On why RSD matters: It’s a way for people to get their stuff out there for people to see. The way things are in 2017 America, there aren’t many mom-and-pop places left; it’s all mainstream. If you go to a chain looking for records, you’re not going to see the local bands like Fugazi. You’re only going to see what the status quo wants.

On Crooked Beat’s RSD release, Recutting the Crap: It’s a tribute to The Clash; mostly their obscure stuff. A lot of these bands are from all over the U.S. It’s from our record label; the album will be our 17th release.

RSD plans: Pre-RSD golden ticket drawing, grab bags filled with swag and 80 percent of RSD’s 600 releases in stock

Crooked Beat: 802 N Fairfax St. Alexandria, VA;

Rob Norton
Hill & Dale

On his relationship with vinyl: I grew up listening to vinyl records and cassettes. I taught myself how to play drums by playing along to entire sides of LPs nonstop. Whatever song came next, I learned to play – or tried. Most of my records were classic and progressive. Later, I started listening to college rock [and] alternative bands like R.E.M., The Smiths and Pylon.

On Hill & Dale’s vibe: The shop is very clean and spare, probably reflecting my OCD. We also offer framed photographs and collectible posters, so the store looks a lot like an art gallery. We really want visitors to feel welcome to hang out, talk to us about music and enjoy the shop.

Best sellers: Our biggest sellers tend to be new releases from current alternative/indie bands, classic rock staples and jazz. Our all-time best seller is Miles Davis’s “Kind of Blue.”

What plays in the shop: Some days it will be all jazz, and others it will be a mix of new bands, Iron Maiden and electronica.

On his goals for Hill & Dale: Right now, we specialize in new records, and I would like to offer used/vintage records for customers who love searching bins for old treasures.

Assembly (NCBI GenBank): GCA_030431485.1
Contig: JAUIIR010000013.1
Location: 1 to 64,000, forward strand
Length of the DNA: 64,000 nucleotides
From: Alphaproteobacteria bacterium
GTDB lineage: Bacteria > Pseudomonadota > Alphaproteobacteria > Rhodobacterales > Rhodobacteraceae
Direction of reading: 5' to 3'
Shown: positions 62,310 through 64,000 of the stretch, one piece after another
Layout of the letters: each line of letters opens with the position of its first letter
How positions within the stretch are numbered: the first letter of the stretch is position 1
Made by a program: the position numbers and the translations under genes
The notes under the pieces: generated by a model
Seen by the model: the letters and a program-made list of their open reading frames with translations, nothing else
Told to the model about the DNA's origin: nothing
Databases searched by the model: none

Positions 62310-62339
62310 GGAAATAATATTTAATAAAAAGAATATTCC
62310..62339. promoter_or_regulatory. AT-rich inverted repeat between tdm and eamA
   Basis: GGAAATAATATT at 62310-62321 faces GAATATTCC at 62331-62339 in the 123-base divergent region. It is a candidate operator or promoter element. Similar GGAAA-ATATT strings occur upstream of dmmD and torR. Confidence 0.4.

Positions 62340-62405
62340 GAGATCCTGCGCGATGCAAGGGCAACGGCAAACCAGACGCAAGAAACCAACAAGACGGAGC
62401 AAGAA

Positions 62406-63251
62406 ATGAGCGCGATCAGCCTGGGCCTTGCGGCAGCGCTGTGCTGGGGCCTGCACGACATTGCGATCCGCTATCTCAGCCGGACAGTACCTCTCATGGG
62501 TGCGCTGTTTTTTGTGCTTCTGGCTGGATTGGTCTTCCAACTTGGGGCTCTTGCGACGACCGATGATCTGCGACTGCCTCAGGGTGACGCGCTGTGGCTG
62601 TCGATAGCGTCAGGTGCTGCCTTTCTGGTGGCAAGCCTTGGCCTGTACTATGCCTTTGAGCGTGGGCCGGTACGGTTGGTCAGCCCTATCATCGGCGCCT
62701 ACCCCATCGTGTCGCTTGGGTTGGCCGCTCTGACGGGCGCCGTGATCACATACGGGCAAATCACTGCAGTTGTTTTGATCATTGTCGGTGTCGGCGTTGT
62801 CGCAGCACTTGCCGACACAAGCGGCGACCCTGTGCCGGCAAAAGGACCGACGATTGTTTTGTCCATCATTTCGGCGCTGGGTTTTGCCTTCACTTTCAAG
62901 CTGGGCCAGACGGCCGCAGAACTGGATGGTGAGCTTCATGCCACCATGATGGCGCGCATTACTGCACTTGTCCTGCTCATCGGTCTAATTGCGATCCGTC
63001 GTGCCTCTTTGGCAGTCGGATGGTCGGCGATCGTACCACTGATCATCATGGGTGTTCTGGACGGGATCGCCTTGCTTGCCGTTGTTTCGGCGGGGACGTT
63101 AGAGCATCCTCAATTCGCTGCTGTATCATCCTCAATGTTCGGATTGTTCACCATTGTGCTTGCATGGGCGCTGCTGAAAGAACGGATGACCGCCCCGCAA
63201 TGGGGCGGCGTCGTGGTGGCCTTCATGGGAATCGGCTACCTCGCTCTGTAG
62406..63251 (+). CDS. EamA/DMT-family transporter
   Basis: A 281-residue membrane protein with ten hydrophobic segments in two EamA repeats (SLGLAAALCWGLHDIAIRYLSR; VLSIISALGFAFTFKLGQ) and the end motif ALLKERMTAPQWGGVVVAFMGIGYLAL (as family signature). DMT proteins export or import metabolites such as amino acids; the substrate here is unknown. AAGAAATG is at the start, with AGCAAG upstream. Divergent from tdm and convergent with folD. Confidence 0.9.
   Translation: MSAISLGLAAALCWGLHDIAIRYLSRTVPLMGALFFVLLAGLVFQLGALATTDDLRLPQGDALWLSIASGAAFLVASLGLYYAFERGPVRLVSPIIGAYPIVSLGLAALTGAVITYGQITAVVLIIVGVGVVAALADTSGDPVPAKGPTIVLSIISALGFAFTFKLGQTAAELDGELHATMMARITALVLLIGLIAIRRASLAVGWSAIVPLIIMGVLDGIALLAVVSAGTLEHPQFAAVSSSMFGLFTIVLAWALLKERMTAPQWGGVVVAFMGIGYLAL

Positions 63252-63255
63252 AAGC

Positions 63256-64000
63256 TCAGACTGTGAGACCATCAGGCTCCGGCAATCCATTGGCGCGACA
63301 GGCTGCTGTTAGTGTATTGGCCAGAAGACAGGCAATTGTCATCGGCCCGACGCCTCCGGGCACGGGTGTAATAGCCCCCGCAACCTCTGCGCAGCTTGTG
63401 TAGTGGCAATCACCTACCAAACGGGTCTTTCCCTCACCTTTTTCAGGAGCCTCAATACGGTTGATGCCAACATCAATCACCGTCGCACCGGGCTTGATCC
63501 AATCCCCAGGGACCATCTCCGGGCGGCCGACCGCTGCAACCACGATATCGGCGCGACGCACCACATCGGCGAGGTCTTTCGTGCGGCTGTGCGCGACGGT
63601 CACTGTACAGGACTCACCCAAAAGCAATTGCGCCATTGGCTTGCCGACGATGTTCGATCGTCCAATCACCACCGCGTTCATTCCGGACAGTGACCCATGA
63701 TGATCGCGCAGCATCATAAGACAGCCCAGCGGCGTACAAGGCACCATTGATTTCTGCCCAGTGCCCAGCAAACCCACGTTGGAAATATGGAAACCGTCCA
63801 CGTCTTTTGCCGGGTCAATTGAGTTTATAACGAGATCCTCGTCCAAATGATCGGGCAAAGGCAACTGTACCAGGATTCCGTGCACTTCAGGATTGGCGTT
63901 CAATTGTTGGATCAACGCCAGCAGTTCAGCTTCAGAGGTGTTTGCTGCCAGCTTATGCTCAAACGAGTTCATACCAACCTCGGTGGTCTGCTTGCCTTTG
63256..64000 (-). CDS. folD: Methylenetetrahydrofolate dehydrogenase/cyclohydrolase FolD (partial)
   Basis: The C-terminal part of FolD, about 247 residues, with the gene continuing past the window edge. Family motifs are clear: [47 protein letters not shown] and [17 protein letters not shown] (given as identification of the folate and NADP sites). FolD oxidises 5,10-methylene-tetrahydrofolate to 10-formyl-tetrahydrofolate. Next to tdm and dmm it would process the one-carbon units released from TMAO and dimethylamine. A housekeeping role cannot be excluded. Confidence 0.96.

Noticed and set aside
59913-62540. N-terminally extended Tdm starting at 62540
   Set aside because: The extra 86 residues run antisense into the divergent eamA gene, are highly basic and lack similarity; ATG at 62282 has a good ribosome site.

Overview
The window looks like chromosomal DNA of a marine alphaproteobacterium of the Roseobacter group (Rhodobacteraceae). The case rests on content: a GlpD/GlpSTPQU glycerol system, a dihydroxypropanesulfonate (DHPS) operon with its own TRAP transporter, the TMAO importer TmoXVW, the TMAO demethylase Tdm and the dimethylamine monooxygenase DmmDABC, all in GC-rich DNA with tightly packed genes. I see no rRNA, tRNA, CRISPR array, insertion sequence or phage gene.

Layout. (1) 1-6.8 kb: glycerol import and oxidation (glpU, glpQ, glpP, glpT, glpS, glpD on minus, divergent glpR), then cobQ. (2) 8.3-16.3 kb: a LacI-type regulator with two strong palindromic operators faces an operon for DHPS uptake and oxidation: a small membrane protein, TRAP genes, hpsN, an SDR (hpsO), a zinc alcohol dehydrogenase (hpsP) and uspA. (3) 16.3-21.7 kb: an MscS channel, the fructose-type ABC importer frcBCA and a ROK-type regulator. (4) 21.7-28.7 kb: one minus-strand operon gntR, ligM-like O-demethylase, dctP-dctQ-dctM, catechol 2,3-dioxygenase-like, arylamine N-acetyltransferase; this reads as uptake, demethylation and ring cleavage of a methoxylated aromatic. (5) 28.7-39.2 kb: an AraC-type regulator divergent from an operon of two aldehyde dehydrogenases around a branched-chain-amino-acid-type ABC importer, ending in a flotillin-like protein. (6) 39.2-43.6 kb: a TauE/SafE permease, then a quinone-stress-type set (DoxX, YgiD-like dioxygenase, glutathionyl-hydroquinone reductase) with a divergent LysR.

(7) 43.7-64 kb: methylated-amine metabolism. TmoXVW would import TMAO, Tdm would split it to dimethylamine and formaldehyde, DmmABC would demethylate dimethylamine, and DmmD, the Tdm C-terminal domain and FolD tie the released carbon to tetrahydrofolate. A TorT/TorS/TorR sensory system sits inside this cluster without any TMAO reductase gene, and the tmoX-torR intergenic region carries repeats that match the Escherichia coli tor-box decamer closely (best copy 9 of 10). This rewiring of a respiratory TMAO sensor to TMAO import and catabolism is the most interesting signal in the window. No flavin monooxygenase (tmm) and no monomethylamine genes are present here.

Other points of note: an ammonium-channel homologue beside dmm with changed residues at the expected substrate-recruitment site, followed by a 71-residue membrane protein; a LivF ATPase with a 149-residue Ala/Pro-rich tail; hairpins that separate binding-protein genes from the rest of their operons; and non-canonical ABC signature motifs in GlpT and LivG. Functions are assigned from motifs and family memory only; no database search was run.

RSD plans: Giveaways, special releases, and coffee and snacks in the morning

Hill & Dale: 1054 31st St. #010, NW, DC;

Matt Moffatt
Smash Records

On in-store play: There are no rules. It’s whatever the person wants to listen to. I used to work at a cheesy chain, and you used to have to play the cheesy chain in-store tape. It’s nothing like that. It would not be very punk if we had a different system.

Smash’s focal point: Punk is our forte, if you come in the store, I think it’s pretty clear that’s what we go for. But rock ‘n’ roll in general is what we peddle.

Where he finds new music: A good thing about this job is that a lot of times, people come to you on a one-on-one level. And it’s all local, so it’s actually music made by people that live in DC.

On supporting the local punk scene: Being connected to these local bands that still take the time to put out physical music and drop off a couple of copies at the store, that’s real ground level. So that’s what we want to support

CDs are like candy bars: We still sell CDs. People are always kind of shocked, and I’m like, “People buy CDs like I would buy a candy bar, you know?” At 7-Eleven, sometimes you want a Snickers. At Smash, sometimes you want a James Brown CD.

RSD plans: A bunch of RSD titles in stock, refreshments and snacks, and doubles as the store’s anniversary party

Smash Records: 2314 18th St. NW, DC;

Gene Melkisethian
Joint Custody

On life before Joint Custody: James [Ritter, co-owner] has had a few office jobs over the years. I have helped run a family music business since I could hold a packing knife.

On his lifelong relationship with vinyl: Both James and I were raised in households where collecting old/strange/interesting things was a fact of life. We both also come from a punk background, the one place (besides hip-hop, which we were also immersed in) where vinyl never really went away. I put out my first record in early 1997 [Melkisethian is a drummer in hardcore punk bands], and every release since then has been primarily a vinyl release. The same goes for James.

On DC’s vinyl scene: Every record store in DC gets along and supports one another, [but] the real winners are the music lovers. I travel a lot and trust me when I say that for the relatively small size of the city, DC is world-class when it comes to the record scene. We have more good stores now than we did 10 years ago.

On vinyl’s relevance: The medium is very important to taking in a creative work: the size of an LP cover, the length limitations of an LP that force artists to put thought into the sequencing of songs, the richness in fidelity – all of this creates an experience that cannot be replicated in the digital realm.

RSD plans: Giveaways, extra treats and essential non-RSD releases in stock for record store newbies

Joint Custody: 1530 U St. NW, DC;


Avenir Pumpkin Festival 2016

Guests at Avenir Pumpkin Festival enjoyed food from area restaurants along with fall fun, trick-or-treating, pumpkin decorating, live music from Justin Trawick, pumpkin brews at the beer garden and more. Photos: Mark Raker